Scientists believe that if the blast had occurred only ten light years afar, planet Earth would have been destroyed
The day of Decmeber 27th 2004, could have become the last day in the history of all living beings on planet Earth, including humans. An unimaginably powerful blast of a neutron star rocked the Milky Way, in the area of the Constellation Sagittarius. All leading astronomic centers and satellites registered the blast. Scientists have never witnessed such a powerful explosion in space before. The blast produced the energy, the amount of which could be compared to the power that the Sun produces in 250,000 years, Itar-Tass reports.
Astronomers were astounded with the amount of energy that was released as a result of the blast of the star on the outskirts of our galaxy 50,000 light years far away. American scientists said that the explosion occurred, when a giant black hole took up the equivalent of 300 million stars, the size of our Sun. The black hole continues emitting a vast quantity of gas, the mass of which is equal to a trillion of Suns.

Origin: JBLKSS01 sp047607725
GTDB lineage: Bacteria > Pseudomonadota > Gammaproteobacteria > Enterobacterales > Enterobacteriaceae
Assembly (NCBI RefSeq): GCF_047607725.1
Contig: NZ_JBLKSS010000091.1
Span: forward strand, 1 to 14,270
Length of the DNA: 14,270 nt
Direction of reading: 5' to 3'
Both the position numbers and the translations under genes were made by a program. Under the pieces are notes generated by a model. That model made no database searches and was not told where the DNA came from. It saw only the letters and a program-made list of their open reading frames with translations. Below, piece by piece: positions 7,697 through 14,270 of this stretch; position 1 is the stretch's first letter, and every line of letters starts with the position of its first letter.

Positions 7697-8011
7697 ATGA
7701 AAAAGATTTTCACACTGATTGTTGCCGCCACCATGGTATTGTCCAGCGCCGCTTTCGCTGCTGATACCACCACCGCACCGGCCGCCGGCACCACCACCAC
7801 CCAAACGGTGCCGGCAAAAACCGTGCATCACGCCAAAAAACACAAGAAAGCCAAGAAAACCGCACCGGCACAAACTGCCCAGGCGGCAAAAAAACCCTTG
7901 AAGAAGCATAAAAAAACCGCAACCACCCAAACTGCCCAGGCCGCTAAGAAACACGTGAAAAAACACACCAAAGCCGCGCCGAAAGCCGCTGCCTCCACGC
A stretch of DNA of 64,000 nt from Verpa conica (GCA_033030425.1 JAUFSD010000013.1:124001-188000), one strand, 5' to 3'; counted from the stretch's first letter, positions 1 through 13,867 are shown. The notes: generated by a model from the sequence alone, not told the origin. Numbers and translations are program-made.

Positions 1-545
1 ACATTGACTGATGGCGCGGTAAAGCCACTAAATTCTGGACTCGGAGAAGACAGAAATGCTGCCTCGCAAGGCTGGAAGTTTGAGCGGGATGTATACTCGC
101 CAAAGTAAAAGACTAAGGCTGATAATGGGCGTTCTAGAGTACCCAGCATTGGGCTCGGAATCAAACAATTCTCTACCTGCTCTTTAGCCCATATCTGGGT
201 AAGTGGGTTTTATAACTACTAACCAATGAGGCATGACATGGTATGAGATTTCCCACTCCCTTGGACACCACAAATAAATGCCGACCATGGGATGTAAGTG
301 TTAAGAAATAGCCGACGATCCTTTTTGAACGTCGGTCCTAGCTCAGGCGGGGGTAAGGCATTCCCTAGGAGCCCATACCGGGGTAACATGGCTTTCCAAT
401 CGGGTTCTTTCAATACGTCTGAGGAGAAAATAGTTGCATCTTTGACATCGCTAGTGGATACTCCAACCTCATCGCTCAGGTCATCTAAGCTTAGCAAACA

The flash of radiation, which was registered on December 27th, exerted a very strong influence on the Moon and the Earth. The star, which caused the space explosion, is referred to a rare class of super-magnetic neutron stars, classified as SGR 1806-20. Scientists believe that if the blast had occurred only ten light years afar, planet Earth would have been destroyed. "We figure that it's probably the biggest explosion observed by humans within our galaxy since Johannes Kepler saw his supernova in 1604," Dr Rob Fender, of Southampton University said.
A very powerful current of gamma and X-rays appeared as a result of the star quake. Humans could feel the consequences of the neutron star explosion too: a lot of people did not feel very well that day.